Today, we met at Piazza Navona, and we ended up back at Piazza Navona at night. It is home to three of Rome’s most famous fountains and borders it’s most beautiful Baroque Borromini Church. It is also one of the best used public spaces I have ever witnessed. Situated just off of Via Vittorio Emauele, nestled between a slew of restaurants, the Piazza changes like a season.

In the morning, we saw artists sketching the Fountain of Four Rivers with intense focus, along with other artists setting up their sales stands for the day. As the day goes on, the live sketchers leave, and street performers and tourists move in. The cafes open. The restaurants turn over wine glasses. Ciao, bella.

The afternoon sun arrives overhead and people chase shadows as it moves around the obelisk, in search of the shade. They buy gelato and linger alongside the fountains, wondering whether they should put their feet in, knowing (or not) that it is illegal, not caring how uncomfortable the steel rail underneath them really is. Lovers fight, children play.

As evening rolls around, spectators and guests alike gather to participate in the best of Italian affairs: dinner. As the sun sets and the street lights come on, the fountains are surrounded by an aura of romance and illusion. The wide open eyes of the men representing the Nile, Tiber, Danube, and Platte grow eerie and ominous. The restaurants are open as late as the bars, and the visitors linger over the square that has remained the same through centuries, only a passerby. The Piazza never sleeps, it sits silently still as the stop motion of the days and centuries pass by.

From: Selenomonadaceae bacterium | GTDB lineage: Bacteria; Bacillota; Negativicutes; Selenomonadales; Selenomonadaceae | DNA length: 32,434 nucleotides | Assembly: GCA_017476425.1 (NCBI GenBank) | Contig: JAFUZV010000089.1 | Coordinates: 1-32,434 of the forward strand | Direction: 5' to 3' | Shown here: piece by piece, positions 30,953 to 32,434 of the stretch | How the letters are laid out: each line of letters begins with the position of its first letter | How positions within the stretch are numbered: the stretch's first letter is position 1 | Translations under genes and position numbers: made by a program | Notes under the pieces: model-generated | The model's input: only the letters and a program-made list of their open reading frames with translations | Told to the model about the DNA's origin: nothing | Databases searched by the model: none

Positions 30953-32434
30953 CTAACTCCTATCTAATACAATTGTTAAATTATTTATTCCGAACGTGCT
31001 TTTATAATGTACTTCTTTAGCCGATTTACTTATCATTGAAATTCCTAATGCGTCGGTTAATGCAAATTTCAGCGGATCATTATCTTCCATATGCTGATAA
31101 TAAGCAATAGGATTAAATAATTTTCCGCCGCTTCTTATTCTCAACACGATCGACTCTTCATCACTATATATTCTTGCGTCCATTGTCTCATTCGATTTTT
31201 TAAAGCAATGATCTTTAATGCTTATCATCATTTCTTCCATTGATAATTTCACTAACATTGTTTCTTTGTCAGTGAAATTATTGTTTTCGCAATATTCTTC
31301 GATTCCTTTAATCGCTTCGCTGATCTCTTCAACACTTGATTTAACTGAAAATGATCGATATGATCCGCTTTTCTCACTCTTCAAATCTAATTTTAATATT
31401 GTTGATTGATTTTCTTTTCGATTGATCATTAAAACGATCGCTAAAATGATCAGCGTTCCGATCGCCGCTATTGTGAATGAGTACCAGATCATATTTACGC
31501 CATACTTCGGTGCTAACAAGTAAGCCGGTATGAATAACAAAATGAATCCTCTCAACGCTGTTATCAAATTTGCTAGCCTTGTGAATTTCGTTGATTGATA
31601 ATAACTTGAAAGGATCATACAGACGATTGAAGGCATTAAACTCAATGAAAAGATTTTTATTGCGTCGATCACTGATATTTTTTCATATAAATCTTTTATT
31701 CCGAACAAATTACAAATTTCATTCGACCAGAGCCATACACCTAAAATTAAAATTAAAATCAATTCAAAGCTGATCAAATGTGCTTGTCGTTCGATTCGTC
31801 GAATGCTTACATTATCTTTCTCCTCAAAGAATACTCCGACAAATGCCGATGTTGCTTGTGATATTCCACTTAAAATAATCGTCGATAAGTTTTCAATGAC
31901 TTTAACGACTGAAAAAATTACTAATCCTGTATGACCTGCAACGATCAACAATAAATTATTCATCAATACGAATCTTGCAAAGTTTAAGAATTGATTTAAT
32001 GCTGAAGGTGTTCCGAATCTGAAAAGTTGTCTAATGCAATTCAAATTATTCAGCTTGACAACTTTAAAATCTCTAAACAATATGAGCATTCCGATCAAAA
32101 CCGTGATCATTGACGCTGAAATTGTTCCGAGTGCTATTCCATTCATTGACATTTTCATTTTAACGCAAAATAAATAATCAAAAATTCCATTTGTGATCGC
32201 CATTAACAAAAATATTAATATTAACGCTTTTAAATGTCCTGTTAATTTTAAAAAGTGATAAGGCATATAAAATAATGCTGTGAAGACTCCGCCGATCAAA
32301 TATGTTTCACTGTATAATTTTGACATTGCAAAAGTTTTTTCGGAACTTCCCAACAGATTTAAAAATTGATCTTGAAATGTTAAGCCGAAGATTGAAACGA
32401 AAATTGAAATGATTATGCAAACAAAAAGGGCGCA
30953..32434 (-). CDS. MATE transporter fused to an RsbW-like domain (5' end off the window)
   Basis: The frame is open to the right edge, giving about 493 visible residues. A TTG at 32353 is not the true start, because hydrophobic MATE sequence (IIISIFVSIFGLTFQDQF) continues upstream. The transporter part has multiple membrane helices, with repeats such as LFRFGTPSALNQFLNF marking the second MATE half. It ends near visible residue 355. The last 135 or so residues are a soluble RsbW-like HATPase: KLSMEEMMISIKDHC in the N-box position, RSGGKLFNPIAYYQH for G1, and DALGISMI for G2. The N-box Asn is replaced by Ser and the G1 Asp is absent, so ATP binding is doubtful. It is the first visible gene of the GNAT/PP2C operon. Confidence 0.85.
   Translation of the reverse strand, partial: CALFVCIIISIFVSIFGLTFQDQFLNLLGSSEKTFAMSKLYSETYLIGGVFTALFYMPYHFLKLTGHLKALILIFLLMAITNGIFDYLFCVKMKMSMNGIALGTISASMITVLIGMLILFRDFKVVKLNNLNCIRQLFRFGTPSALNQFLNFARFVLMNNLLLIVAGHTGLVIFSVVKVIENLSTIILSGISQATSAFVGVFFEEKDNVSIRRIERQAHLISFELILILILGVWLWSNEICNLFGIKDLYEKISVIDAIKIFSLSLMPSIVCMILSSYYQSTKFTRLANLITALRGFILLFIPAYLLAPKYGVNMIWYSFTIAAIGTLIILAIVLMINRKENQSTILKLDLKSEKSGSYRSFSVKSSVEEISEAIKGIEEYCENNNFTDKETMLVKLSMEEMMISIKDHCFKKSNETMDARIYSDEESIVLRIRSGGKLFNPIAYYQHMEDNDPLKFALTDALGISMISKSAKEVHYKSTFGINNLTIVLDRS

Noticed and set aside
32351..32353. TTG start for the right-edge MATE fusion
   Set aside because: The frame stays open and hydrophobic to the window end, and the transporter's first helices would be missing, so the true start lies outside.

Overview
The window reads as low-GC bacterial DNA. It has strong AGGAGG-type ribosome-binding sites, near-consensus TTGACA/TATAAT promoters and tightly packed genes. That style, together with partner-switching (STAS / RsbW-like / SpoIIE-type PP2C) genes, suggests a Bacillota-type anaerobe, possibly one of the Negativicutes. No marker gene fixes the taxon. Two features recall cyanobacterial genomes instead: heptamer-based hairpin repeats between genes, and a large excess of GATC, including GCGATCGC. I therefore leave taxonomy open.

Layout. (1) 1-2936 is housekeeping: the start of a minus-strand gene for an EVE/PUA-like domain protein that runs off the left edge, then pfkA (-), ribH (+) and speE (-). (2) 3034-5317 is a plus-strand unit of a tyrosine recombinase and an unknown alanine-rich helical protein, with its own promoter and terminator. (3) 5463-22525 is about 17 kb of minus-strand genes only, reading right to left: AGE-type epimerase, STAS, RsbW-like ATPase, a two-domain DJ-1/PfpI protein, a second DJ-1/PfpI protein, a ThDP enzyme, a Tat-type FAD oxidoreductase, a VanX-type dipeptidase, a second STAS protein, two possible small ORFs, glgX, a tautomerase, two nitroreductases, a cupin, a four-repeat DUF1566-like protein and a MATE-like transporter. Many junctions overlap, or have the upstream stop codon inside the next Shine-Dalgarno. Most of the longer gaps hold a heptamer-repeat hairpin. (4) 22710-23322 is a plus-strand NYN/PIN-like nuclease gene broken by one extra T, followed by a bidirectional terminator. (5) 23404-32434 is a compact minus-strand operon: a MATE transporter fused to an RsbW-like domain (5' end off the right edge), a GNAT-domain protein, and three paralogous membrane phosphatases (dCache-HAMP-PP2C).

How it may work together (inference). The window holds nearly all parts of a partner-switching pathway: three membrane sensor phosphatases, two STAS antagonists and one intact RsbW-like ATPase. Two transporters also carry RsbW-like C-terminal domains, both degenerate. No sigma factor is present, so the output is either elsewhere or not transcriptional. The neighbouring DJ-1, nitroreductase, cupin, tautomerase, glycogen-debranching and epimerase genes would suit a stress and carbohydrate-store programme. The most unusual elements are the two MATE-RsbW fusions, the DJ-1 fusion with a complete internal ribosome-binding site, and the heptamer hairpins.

Piazza Navona, 9am

Piazza Navona, night.

Between the 16-19th centuries, drains were plugged and Piazza Navona was flooded. Once a year, huge amounts of water up to 3 feet deep would fill the Piazza in a strange event in which the rich, with their carriages, would fly across lolling in fun, while the bystanding poor would watch or wade. There was a picture of this event on our apartment wall in Florence. All things lead to Rome, not just roads. The other astonishing public commodity in Rome, apart from the various Piazzas and Piazettas, was drinkable water. In every neighbourhood, near an open space anticipated by the widening of your view through a street during a walk, stood constantly flowing public fountains. They took on the shape of lion’s heads, spouts sticking out of walls, fish, and embellished faucets. It seems that Romans long ago figured out how to eliminate a need for Dasani along with their distaste for Starbucks. Every time we were thirsty, all we had to do was wander for five minutes until a fountain was found. Later, in Florence, I drank straight from a fountain that looked like ten babies’ heads spouting water out of their mouths, and I felt like I was kissing an old stone baby on the lips. American tourists passing by didn’t understand.